Injuns use to fling em on the bank and wait till they rotted out of they shells then made all sorts of things out of hulls. I reckon, according to an account by some dirt sifter in MS, they took the really bigs and made a form of body armour.

Dang, don't you know that was hot and itchy. But they found a totem kinda thing up around Cahokia close to the confuence of the Big Muddy and MO that depicted the head of an alligator gar that was over three feet across. I reckon Indians lied, too.

Memory aint jack anymore but isn't the world record alligator gar from somewhere around the mouth of the Rio Grande and something like 280 pounds?


When I was kid my Dad, and avid bowhunter, did this and used gar hide as an arm guard. However the first time he did it, he made the mistake of placing it on his with scales facing backward. Oops... first shot the gar hide arm guard sliced his bow string right in two.

Obviously he figured out to wear it scales facing forward. It worked great and he wore it many years.
_________________________
Read my book, "An Outdoor State of Mind"
http://stores.lulu.com/rsimms
"The outdoors is not just a place, it's a state of mind."
http://www.ScenicCityFishing.com

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#852255 - 08/04/08 11:24 AM Re: Garz [Re: rsimms]
Taylor Administrator
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So that's why they call it an arm "garred"...?

No doubt, the armor lingers...post coyotes, post buzzards...still there.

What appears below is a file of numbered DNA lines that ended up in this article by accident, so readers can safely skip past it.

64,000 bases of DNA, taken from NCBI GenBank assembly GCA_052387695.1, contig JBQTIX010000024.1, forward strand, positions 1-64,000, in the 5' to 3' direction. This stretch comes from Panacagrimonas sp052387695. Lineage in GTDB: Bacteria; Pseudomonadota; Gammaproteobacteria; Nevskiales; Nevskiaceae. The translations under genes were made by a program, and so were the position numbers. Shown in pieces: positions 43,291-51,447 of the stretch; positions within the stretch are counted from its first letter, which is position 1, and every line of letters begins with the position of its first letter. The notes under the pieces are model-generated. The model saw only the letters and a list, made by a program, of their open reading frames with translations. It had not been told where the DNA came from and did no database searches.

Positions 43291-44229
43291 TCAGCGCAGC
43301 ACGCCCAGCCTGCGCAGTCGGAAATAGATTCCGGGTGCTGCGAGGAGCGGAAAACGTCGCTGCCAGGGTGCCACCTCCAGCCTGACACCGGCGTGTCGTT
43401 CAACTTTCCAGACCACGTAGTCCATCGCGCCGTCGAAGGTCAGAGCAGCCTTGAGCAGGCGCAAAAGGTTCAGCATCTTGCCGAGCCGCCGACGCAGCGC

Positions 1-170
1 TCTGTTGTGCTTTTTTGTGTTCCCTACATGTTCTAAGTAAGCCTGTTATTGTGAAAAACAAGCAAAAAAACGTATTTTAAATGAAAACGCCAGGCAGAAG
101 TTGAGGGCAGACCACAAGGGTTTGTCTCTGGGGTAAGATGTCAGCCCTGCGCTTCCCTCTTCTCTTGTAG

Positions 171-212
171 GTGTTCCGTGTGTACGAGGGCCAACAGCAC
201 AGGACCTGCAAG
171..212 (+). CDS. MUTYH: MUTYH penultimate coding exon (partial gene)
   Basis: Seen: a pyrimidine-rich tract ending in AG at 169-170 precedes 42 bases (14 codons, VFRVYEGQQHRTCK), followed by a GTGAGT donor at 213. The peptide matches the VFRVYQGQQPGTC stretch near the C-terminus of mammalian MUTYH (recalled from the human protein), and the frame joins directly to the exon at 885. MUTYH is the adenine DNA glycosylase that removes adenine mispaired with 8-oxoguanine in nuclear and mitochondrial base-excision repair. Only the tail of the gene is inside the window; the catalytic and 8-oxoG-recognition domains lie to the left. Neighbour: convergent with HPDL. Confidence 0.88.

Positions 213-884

Never fished for the big gator gars, but they tell me because of their tooth design...the big ones are NOT going to be caught on frayed rope.

Fella that caught a 100-plus pounder said he caught it on a "whole chicken".

I know another guy that shot a big gator gar with bow...saw that on video.

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#852369 - 08/04/08 12:25 PM Re: Garz [Re: Taylor]
bowriter
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Taylor-they use to make a gar hook. You could buy them in three or four sizes from big to way dam big and the way dam big ones would hold a dead shicken. And if you straightened one out, it made a great frog gig (not legal in LA)
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#852434 - 08/04/08 01:11 PM Re: Garz [Re: bowriter]
Taylor Administrator
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Judging from some of the 'gator gar photos I have seen, one has to wonder if anybody makes a hook too big for 'em.

I am interested in this re-stocking effort, though. I think there is a nursery in MS where they are acquiring them for stocking efforts.

Wonder if a big one will show up one day, in an area where they had previously been wiped out?

(not legal in LA...isn't that some sort of oxymoron?)

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#852498 - 08/04/08 01:54 PM Re: Garz [Re: Taylor]
bowriter
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In LA there is no such thing as an oxymoron. It is either edible or it isn't. If you can beat it with a hammer until it bends, it is edible.
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Constipation has ruined many a good day. Not as many as stupidity, though.

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#855761 - 08/06/08 08:37 AM Re: Garz [Re: bowriter]
Taylor Administrator
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Fish tale? Friend told me the other day a couple of folks were fishing for gar in Texas earlier this week...several over 100 pounds. Rumor is look for them in a BPS aquarium near you...or at least in Springfield, Mo....and possibly one in Memphis BPS pyramid.